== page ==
He was driven by moral imperatives. When he spoke of improving opportunities for the disadvantaged, of tackling poverty and unemployment, he meant what he said. This was a politician who genuinely believed that Labour not only cared more but also could do more for the needy. In this great personal integrity, Mr Smith resembled Hugh Gaitskell, that other Labour leader who died suddenly within sight of victory.
But he also had a healthy thirst for power, crucial for an Opposition leader whose job is to keep alive the ambition to govern. Native of a country where Labour dominated through the Thatcher years, he never lost his sense of having a right to rule. He was particularly contemptuous of the convulsions that seized the party in the early Eighties, though defection to the SDP held no allure. Rather, he considered embracing Scottish separatism, tempted as he was by the attractions of governing in Edinburgh rather than merely opposing in Westminster.
There are other comparisons to Gaitskell, who similarly lifted his party out of the doldrums of defeat. Like him, Mr Smith opposed the electorally damaging excesses of the left and fought to modernise his party in terms both of policy and its institutions. But where Gaitskell was a towering figure, innovative and politically courageous, Mr Smith followed a path cut by Neil Kinnock and erred on the side of caution. He will not be remembered, as Gaitskell is, for a superior political intellect.
Scotland, which gave Mr Smith the moral certainties of Presbyterianism and genuine belief in egalitarianism, was a key influence in his life. His parliamentary skills were those of an Edinburgh advocate, although his charisma did not come across so well in set-piece speeches or television interviews. He will be much missed as a member of the Scottish political establishment, to which he promised a devolved assembly. But his roots north of the border also helped to explain his weaknesses.
Labour's hegemony there left him with a lack of sympathy for southern voters whom Labour must woo to gain power. His decision to announce a tax-raising alternative budget during the 1992 election campaign proved a disastrous mistake in those quarters. Likewise, nurtured in the collective culture of Scottish socialism, he failed to appreciate fully the urgency of reforming the party from top to bottom. True, he succeeded in curbing the political power of the trade unions, but he fell short of muting their collective voice within the party. 'One member one vote' has yet to be adopted in leadership elections, an omission that might cause lasting damage unless the trade unions act in a mature manner during the forthcoming contest.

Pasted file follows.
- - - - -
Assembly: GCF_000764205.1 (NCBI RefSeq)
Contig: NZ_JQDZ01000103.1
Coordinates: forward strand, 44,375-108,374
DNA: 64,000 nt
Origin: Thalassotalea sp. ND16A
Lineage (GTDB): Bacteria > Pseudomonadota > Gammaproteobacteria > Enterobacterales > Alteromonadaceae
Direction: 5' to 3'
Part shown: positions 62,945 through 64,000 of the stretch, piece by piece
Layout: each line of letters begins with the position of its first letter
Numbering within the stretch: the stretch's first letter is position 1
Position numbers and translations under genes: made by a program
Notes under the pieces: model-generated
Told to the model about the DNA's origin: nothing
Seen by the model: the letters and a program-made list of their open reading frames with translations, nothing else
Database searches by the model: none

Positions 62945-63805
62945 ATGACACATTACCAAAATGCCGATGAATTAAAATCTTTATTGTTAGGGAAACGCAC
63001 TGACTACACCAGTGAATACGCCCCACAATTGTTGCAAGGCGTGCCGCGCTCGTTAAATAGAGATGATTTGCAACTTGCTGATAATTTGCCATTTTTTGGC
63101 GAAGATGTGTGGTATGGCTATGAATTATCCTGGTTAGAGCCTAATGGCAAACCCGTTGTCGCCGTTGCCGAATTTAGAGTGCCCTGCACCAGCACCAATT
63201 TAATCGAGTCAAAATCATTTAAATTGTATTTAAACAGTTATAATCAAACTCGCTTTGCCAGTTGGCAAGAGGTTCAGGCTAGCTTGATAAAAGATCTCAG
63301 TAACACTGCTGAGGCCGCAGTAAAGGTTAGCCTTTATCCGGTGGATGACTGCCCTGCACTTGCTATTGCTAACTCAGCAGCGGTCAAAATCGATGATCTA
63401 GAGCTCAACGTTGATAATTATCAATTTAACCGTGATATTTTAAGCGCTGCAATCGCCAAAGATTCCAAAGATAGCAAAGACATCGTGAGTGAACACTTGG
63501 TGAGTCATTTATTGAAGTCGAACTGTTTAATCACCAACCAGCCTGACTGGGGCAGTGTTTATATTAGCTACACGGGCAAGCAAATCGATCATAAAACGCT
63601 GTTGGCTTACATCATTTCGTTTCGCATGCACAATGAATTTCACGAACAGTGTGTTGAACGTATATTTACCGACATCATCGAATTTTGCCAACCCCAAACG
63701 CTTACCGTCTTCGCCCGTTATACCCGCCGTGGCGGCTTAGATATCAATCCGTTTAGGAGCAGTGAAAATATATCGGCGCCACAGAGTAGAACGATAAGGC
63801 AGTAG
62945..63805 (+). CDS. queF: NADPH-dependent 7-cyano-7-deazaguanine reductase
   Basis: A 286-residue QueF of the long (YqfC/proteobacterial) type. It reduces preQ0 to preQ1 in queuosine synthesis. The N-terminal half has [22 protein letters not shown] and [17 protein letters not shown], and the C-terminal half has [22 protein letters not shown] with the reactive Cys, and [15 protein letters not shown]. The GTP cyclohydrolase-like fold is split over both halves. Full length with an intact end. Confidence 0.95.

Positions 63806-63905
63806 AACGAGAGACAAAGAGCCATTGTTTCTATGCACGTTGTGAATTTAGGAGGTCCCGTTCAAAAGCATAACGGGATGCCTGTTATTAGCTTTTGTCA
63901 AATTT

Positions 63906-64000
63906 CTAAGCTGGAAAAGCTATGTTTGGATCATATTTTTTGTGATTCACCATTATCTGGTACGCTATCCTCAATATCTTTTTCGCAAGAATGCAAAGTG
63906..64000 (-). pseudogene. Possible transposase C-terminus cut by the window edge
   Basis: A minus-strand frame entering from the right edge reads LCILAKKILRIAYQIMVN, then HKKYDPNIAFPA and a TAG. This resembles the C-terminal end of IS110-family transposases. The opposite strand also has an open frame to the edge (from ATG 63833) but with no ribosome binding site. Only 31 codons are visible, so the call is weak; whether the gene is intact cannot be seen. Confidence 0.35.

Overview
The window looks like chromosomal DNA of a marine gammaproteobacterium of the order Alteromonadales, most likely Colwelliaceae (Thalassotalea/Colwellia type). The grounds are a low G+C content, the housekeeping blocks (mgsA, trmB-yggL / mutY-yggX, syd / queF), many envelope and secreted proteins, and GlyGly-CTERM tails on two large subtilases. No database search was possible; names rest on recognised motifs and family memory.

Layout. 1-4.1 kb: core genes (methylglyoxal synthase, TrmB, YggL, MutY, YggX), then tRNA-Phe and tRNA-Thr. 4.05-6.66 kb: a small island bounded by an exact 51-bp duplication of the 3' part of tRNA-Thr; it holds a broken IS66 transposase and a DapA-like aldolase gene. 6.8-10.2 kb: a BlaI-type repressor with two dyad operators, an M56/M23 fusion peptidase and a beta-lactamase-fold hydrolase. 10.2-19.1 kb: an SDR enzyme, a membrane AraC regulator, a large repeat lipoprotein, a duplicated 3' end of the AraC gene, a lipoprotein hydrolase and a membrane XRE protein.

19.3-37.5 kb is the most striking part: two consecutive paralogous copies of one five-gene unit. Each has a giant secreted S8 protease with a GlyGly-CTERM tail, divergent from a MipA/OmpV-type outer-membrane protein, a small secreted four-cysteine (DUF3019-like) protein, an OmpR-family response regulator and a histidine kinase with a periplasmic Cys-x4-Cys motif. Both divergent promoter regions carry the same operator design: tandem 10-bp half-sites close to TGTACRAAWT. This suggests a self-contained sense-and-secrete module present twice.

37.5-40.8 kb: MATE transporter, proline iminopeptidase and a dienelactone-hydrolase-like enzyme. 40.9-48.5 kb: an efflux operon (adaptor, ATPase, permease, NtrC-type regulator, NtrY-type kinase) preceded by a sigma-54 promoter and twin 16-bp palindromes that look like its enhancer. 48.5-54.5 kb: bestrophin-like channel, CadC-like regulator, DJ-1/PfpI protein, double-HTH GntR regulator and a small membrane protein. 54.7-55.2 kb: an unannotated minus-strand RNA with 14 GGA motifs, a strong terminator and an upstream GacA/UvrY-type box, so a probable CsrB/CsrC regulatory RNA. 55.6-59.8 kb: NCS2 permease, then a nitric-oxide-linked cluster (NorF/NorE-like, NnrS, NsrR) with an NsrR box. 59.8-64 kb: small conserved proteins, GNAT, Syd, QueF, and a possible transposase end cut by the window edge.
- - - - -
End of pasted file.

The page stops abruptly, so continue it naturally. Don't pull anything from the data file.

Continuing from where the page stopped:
This conservatism contrasted with his views on Europe. True to his convictions, Mr Smith voted against the party whip in 1971 and backed Britain's entry into the European Community. He could not latterly be accused of political opportunism in highlighting Tory ambivalence on the subject. In the past two years, the remaining anti- European faction in the party, led by Bryan Gould, has been seen off.
On policy, Mr Smith also set in train a review that is gradually bearing fruit and for which his successor may claim the credit. But he was slow to develop a platform of fresh ideas. At times he seemed to rely on the view that elections are lost by the government rather than won by the opposition. The inadequacy of this strategy was beginning to be exposed by opinion polls that showed the Tories plummeting but Labour still not in a commanding position.
Two years into the new Parliament, the party still lacks vision. People may agree that Britain needed social democratic parties earlier this century to tackle poverty, introduce new rights and extend democracy. But Labour has yet to articulate a compelling case for social democracy in the first part of the next century. It is far from being able to claim, as Harold Wilson did, that Labour is the natural party of government.
Mr Smith needed more time. He was leader for less than two years, during which he established himself as the most popular choice to occupy 10 Downing Street. It may have been that his genius would have lain more in government than in opposition. Here was a steady, self-confident figure, the last member of James Callaghan's Cabinet to survive at the top of the party. Like the one great Labour prime minister, Clement Attlee, Mr Smith might have played a powerful role as chairman, keeping under control a cabinet of gifted, volatile colleagues eager to exercise power after years of frustration.
Such speculation will for many years preoccupy the minds of those who create Labour Party mythology. The tragedy of John Smith's death is that it will never be possible to know whether he would have built on his successes and tackled his weaknesses. His time as leader will probably be judged by history as no more than an interregnum. But it is no mean feat to leave behind a disciplined party which seems unlikely to indulge in the traditional fratricidal civil war over the succession.
The challenge to the Labour Party is to choose a new leader who will maintain this unity and not squander the inheritance. For politicians in general, the memory of John Smith should be of a man who brought rare respect and honour to their profession.Reuse content